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11+How to fit it all into an hour?

Discussion in 'Private tutors' started by Typhoon, Sep 12, 2011.

  1. Typhoon

    Typhoon New commenter

    I have a 1-year plan for teaching the 11+ which seems to work for me. Like you, I usually start the pupils when they start in Year 5; in my area they sit the tests during the 2nd week of September, so this year's Year 6 will be taking theirs tomorrow! If you haven't already, it's probably worth checking exactly which papers the children in your LEA will sit; in mine they do maths, VR and NVR but don't sit an actual test in English. (They do a piece of controlled writing for the English element, but this is only looked at if their scores are borderline, so I don't prepare them for this as such.)

    Anyway, as there is so much maths to cover, including several topics which aren't even touched on in the primary curriculum, I always spend 30-40 mins of each session working on some maths. (So a single topic might be fully delivered over say 3 weeks worth of sessions.) In the remaining 20-30 minutes, initially I focus on VR, and each week work through the method and some examples associated with 1 of the particular quesiton types. I also set h/w each week - one piece to consolidate / extend the maths skills we have been working on in the sessions and the other offering further VR practice for that specific question type. (It tends to be that the children having 11+ tuition are generally keen and more than happy to do the homework!)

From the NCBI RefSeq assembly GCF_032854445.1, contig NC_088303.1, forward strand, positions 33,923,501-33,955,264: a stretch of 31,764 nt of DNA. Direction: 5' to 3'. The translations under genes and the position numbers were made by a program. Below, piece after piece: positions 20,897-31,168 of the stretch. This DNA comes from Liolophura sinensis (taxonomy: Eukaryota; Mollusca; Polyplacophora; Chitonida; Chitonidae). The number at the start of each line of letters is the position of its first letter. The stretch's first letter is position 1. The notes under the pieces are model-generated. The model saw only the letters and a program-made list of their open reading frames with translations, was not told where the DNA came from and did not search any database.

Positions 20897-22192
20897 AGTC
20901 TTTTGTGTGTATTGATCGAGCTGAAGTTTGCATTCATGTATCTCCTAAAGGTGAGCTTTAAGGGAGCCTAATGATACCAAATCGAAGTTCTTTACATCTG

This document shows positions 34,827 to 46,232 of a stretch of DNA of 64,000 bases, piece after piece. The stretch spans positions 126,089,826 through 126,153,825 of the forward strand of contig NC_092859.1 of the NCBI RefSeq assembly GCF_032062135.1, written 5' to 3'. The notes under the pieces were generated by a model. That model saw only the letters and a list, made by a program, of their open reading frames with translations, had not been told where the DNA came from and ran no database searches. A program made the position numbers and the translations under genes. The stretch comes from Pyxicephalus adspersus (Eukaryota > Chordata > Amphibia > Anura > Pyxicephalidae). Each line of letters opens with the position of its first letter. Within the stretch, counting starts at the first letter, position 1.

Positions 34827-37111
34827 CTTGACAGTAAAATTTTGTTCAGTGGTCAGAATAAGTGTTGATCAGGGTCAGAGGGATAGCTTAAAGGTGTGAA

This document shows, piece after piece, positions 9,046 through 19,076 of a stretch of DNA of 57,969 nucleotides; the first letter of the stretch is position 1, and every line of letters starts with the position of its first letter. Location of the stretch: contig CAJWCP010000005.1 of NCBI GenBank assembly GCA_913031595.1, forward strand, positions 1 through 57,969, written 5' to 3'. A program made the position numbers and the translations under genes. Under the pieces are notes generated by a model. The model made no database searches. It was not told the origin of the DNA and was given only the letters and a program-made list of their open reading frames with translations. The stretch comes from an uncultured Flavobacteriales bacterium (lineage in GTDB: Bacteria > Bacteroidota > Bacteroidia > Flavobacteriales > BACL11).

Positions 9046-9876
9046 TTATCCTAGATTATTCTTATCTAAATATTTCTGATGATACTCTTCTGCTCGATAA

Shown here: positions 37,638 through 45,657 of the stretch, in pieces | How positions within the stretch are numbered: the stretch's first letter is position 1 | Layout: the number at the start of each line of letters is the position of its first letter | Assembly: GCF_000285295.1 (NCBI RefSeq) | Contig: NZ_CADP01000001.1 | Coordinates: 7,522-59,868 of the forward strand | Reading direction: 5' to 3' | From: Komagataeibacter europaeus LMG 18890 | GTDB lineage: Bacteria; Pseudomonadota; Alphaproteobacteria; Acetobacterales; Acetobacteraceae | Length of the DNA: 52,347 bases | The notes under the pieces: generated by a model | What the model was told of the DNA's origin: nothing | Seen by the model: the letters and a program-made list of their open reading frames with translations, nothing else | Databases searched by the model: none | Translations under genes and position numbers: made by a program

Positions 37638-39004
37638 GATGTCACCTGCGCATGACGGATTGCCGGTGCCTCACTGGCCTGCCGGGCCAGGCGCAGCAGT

There are 21 different VR types which are used in my area, which generally means that, taking out for half-term and Christmas etc, we tend to have completed looking at the 21 individual question types by around February half term. At this point, I start to set past papers for the VR, usually in the form of h/w (I have several short 20 min papers which lend themselves well to this purpose, so that the child doesn't become over-loaded!) and I swap the time which previously was used for VR learning in the lessons to looking at and practicing each of the NVR question types in turn (I think there are 7 types used in my area) and setting a little bit of practice h/w on these. (I find the children usually love doing these as they see them more as puzzles than 'work'!) If any extra holiday homework is requested, I oblige by setting further papers, including some full-length ones.

    Once all the VR and NVR question types have been completed, (usually at some point during the summer term, obviously varying a bit if any lessons may have been missed during the course of the year) the focus becomes increasingly on timed practice (short, e.g 20-25 min papers are great for this as they can be completed, marked and any problem areas addressed during the lesson). With the maths, I am usually still teaching elements of the syllabus at this stage, but enough content has been covered, and some topics have of course been covered in school, to mean that past papers for maths can also start to be tackled and set for h/w. If further summer holiday lessons are requested (providing I am available to teach during this time), I continue looking at short papers in lessons, setting full-length ones for h/w and obviously addressing any areas which need revising as they come up.

    Hopefully this gives you an outline of at least one way of approaching how to fit the 11+ preparation into a year, although I am sure there are others who tackle it differently and are also successful. I did have one pupil once whose parents stepped up her sessions to 1 and a half hours in the 6 months or so preceeding the exam, but I think that as long as you have the pupil for an adequate amount of time (from the beginning of Year 5 is the ideal) and the pupil and their family are committed to putting in a bit of time at home to work through papers etc, then an hour a week for a year is just about the right amount of time for the 11+ prep. Hope this helps!
  2. Thank you so much for such an informative answer. I really appreciate you taking the time to answer so fully. it has helped sign post the way. Thank you!

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